I have a Katy Perry song stuck in my head. It’s been stuck in my head for the past 24 hours and it will be stuck in my head for the next 24 hours. It is making me miserable. It is making me insane.
It is making me want to hurt Katy Perry.
I want to maim Katy Perry. I want to slap Katy Perry. I want to put a burlap sack over Katy Perry’s head, drive Katy Perry to Catfish Country and leave Katy Perry in a shotgun shack inhabited by live spiders, dead spiders and a quiet, flatulent man named “Spider.”
I want Katy Perry force-fed squirrel meat.
And yet, this agony of mine isn’t Katy Perry’s fault. Not really. After all, she’s not the one who rented a karaoke machine for our school’s carnival. She’s not the one who allowed every single little girl between the ages of three and twelve to stick their mouths directly on the microphone at the carnival. And she’s certainly not the one who then assaulted everyone within a half-mile radius of the carnival with her version of “Roar” over the loudspeakers. A version that went on for well over four hours and sounded like this:
What? Stop touching me it’s my turn, Ashleigh! Stop! Hi, Mom!
No, that total attack on the ear drums was nobody’s fault except a certain sadistic PTO volunteer. The same sadistic volunteer who happily set up a karaoke stage so kids could sing their hearts out for the enjoyment of everyone at the carnival. Only here’s the thing, PTO lady: Nobody enjoyed it. Not me, not my kids, not my friends. Not Weirdo Kitten Vest Mom who’s always on “a lil sumpthin sumpthin to takes mah edgesth off.” Even she hated it. And I once saw her laughing her ass off during a “Chipmunks” movie that she attended by herself.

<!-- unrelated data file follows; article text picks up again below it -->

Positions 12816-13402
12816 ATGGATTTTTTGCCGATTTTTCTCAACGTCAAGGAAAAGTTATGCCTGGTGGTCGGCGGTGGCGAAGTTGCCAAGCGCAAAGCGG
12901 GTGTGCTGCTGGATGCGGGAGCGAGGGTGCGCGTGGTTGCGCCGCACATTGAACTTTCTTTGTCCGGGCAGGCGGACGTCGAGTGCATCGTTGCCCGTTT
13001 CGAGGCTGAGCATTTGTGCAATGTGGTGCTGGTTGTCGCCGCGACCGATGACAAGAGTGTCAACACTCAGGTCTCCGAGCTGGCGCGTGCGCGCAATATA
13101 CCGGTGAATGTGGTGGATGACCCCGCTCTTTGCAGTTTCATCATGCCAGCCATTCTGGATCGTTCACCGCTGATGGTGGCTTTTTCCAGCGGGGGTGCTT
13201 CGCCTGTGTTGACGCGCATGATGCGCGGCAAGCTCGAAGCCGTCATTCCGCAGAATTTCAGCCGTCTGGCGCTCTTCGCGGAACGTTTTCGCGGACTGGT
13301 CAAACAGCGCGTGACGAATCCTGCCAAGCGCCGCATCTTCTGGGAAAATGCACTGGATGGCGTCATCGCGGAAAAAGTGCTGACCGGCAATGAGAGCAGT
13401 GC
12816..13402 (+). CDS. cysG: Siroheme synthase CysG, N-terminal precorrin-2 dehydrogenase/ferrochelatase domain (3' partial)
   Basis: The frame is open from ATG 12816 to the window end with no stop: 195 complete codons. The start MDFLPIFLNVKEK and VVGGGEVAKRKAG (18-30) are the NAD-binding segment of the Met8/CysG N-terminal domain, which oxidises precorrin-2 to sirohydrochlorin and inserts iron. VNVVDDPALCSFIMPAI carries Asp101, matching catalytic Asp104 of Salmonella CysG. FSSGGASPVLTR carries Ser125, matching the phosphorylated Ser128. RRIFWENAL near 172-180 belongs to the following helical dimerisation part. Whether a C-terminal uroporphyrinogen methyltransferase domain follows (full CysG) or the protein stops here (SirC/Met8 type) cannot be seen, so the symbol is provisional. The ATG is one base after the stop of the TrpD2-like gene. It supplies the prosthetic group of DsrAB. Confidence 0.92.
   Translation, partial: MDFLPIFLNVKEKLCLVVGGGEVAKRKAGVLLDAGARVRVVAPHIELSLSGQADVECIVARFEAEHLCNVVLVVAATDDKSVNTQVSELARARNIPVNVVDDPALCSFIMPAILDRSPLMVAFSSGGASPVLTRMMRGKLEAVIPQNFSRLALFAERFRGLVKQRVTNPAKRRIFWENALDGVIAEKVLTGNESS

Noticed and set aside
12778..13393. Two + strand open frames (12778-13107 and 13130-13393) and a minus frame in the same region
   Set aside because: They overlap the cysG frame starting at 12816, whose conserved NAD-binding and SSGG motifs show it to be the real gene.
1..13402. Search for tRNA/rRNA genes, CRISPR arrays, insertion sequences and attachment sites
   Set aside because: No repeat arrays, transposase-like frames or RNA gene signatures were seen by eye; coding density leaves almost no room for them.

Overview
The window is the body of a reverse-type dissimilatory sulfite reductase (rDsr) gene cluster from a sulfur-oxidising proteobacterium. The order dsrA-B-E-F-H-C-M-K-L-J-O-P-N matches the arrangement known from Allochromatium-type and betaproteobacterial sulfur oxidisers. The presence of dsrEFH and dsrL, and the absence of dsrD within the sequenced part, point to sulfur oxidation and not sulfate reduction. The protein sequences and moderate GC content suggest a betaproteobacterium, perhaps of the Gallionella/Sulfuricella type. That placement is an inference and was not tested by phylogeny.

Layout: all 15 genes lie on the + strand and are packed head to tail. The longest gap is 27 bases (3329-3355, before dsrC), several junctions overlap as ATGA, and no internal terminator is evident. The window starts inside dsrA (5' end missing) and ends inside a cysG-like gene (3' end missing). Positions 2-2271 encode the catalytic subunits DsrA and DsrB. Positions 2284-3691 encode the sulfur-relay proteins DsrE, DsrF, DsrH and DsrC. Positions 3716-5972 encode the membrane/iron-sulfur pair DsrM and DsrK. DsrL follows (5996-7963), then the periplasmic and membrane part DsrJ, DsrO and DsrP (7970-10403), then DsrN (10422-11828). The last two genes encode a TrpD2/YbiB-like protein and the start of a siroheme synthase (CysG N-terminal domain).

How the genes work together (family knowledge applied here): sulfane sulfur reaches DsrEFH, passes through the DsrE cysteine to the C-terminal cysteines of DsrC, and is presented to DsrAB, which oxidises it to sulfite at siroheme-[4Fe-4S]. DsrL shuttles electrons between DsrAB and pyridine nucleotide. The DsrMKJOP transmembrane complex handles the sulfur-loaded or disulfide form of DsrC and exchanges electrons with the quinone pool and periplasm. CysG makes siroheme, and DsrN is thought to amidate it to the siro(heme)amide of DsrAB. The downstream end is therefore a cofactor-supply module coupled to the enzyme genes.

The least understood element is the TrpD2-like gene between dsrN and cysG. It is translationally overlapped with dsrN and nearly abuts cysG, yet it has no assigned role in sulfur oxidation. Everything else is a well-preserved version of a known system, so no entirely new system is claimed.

Look, I’m not a monster. I know the little girls loved singing. And I know they were brave to get up on stage. However. Maybe their parents could have taken the mic out of their hands after their third or fourth round of Katy Perry? Bribed them off the stage with high-fructose corn syrup on a stick? Maybe their parents could have done what my parents did whenever I sang as a child: covered their ears and told me I was really good at reading books by myself in my room with the door shut.
Or what my junior high school music teacher, the Evil Mr. Banister, did: told me to just stand in the back and mouth the words to “Rocky Mountain High” during our choral performance so I wouldn’t “harsh the mellow of the harmony” with my “off-tune man voice.”
Or better yet, maybe they could have done what my mother and best friend Megan did when I was accompanying a singer on piano during a high school recital and missed every other note of “The Theme From Ice Castles”: turned pale and started uncontrollably giggling while ignoring my silent pleas for them to just yank the fire alarm and put the shit show to an end already.
It now occurs to me that I maybe have a little bitterness about my musical career.
However, that doesn’t mean I ever want to hear a child sing Katy Perry again. I don’t. FOR THE LOVE OF GOD I DON’T. Or Taylor Swift or Lady Gaga or Britney Spears for that matter. (Note: I’d maybe give a little on Cher, but only if one of the other girls pretended to be The Ghost of Sonny Bono during the performance.) (Or 70’s Gregg Allman because that would be awesome even if she didn’t have time to grow blonde sideburns.)
Anyway, despite the agony in my head right now, I’m not saying that I want parents to pull their kids away from the karaoke machine and dash their singing dreams. Not at all. But maybe they could just push their singing dreams down on the ground a few times and stomp on them with kitten heels? Just enough to show a few light yellow bruises? Just enough to make these girls realize that a career as a librarian might be a better fit than diva? After hearing Katy Perry on a non-stop loop for the past few days, I really don’t think that’s asking too much.